Sudan’s Current Struggles Reflect Its History



Sudan has been in one conflict after another, as one government after another strove for ownership of this oil-rich nation. This history has set the basis for what is now the Republic of Sudan.


Under the valiant leadership of Muhammad Ahmad ibn Abdullah, who became known by the title ‘Mahdi’, and those who fought beside him, gave their lives in an effort to unite the tribes in western and central Sudan; their descendants make up the largest political group today, the Ummah Political Party, originally founded in 1945. Its supporters followed the strict teachings of the Mahdi, most of whom lived in rural areas of western Darfur and Kurdufan.
During this time in history, Sudanese people where constantly subjected to kidnapping, torture, rape, murder, and marauders from various European countries, especially the British. It was under the leadership of Horatio Kitchener or Lord Kitchener, as he was dubbed after the slaughter of thousands of Sudanese people in 1898 during the Battle of Omdurman, that Muhammad Ahmad would come face to face with British imperialism. Kitchener, like most of his British counterparts, were known for committing atrocities against their enemies; after his “victory” he went on to slaughter the wounded and also to desecrate the body of Muhammad Ahmad ibn Abdullah, removing it from the mosque where it was entombed; his body was then burnt and the ashes thrown into the river, and the mosque itself was also destroyed. Kitchener’s brutal carnage across Africa is well documented and Sudan itself is only one of the places this vile entity left his mark.
It is alleged that at the conclusion of the battle, Winston Churchill wept. He wrote to his mother on the 26th of January, 1899: ‘Our victory was disgraced by the inhuman slaughter of the wounded and Lord Kitchener was responsible for this.’
Divide and Conquer
Sudan’s first “civil war” took place between 1955-1972; tensions and conflict continued thereafter, fueling the second civil war, which many consider a continuation of the first. Between the years1983-2005, this civil war saw of millions Sudan’s people killed and millions more displaced.
Those in pursuit of Sudan’s riches desire to keep the country’s Arab/ Muslim and African/Christian people divided in their perverted desire for global domination. Muslims are the majority in the northern part, with a Christian majority in the south; both north and south are systematically victims of genocide under the guise of political, religious, and tribal conflict. Yet, the reality is what it has always been- that when broken down into geography, its soil is rich in resources: oil/petroleum. It has the fifth largest endowment in Africa, fertile land with several water resources like the River Nile, the Blue Nile, the White Nile and Bahr Al- Arab, abundant mineral resources like silver, iron, gold, nickel, zinc, copper, and diamonds. The largest ever diamond found in South Africa in 1905, along with 105 others make up the British crown jewels.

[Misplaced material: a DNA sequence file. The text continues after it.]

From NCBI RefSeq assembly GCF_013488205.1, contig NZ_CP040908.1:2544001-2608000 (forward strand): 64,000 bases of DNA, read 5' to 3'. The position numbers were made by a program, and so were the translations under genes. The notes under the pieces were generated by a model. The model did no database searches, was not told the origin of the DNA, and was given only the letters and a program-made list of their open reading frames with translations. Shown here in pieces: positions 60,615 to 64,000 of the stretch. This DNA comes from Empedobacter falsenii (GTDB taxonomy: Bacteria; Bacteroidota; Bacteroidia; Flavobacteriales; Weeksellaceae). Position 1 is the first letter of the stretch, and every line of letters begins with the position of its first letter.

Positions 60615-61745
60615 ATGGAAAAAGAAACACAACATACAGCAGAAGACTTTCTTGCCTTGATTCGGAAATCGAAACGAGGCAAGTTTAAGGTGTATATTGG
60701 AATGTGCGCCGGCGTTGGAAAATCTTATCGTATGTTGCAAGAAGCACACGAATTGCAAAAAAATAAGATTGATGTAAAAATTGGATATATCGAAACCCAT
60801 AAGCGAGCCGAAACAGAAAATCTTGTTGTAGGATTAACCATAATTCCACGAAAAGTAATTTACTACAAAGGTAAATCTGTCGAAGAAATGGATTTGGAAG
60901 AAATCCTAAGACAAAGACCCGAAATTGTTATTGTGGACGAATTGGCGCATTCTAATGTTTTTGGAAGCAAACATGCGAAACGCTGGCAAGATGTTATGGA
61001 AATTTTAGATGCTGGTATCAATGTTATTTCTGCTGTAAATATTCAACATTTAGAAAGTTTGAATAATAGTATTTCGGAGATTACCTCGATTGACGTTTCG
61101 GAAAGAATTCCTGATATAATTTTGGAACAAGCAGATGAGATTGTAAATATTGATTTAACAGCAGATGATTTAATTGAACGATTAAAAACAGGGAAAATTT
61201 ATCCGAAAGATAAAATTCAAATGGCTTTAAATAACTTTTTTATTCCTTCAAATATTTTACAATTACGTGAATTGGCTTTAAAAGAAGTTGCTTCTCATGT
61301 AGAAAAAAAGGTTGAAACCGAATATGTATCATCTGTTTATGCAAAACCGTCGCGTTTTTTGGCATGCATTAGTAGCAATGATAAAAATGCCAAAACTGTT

The discord that existed then still continues. As the country faces the referendum results it is hoped that this will end the conflict and bitterness between the north and south of Sudan. Although it is commonly believed to be a division between Muslims and their Christian brethren, the numbers tell a different story. According to the CIA Factbook, an estimated 70% of the Sudanese population adheres to Islam, while the remainder of the population follows either animist and paganistic beliefs (25%) or Christianity (5%). There are Muslims in the South and many Christians in the north are descended from the pre-Islamic Christian communities.
Although Southern Sudan is predicted to become the 193rd member state of the United Nations, the shadow of the dark history of imperialism still lurks. Will the Sudanese people fall to the same fate of Darfurians or like that of Rwanda, whose 1990’s genocide is purported to be one of the worst killing sprees in history, prompted by the racism of the original Belgian colonists? The Belgian colonists decided that as a result of the Tutsi being tall, thin and more European in their appearance than the Hutus, the two tribes could not possibly belong to the same race. It is hoped that the same minute distinctions of ethnicity will not ramp up the same strife in a divided Sudan, as year after year, the true axis of evil -societies divided by race, ethnicity and religion- leaves its mark on world history.
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